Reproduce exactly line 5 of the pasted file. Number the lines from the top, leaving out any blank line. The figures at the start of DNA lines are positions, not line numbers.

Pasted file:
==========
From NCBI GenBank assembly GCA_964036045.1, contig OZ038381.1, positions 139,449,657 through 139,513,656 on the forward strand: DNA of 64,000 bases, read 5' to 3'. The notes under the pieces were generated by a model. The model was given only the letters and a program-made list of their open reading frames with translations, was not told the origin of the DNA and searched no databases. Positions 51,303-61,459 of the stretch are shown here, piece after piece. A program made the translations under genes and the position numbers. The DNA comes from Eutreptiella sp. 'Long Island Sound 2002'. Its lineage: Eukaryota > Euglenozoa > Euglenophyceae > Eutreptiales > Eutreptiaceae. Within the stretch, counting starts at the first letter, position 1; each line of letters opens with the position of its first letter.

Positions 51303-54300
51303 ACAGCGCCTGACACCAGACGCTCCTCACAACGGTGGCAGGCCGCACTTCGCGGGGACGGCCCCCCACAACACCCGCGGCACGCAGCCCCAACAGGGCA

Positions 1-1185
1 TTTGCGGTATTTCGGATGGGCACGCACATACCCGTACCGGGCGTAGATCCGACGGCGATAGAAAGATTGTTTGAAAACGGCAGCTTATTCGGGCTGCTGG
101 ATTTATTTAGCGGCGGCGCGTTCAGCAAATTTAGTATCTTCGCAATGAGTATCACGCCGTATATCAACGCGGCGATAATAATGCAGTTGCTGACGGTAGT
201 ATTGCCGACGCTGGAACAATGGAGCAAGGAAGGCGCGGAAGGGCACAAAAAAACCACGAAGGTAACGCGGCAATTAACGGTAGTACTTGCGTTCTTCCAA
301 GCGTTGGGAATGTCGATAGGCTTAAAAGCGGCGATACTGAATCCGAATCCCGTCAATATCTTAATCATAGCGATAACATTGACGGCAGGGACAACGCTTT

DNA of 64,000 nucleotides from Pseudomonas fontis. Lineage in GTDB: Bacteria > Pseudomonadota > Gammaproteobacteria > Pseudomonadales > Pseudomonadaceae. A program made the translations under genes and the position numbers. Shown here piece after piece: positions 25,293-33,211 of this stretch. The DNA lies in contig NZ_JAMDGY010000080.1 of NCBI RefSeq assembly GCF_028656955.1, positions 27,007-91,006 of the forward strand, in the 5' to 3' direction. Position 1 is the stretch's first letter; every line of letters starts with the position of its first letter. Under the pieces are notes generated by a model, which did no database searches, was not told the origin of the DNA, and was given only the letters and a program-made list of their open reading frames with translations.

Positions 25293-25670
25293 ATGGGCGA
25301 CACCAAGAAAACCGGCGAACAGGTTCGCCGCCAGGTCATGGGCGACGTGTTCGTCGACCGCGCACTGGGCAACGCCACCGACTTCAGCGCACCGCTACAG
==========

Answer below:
1 TTTGCGGTATTTCGGATGGGCACGCACATACCCGTACCGGGCGTAGATCCGACGGCGATAGAAAGATTGTTTGAAAACGGCAGCTTATTCGGGCTGCTGG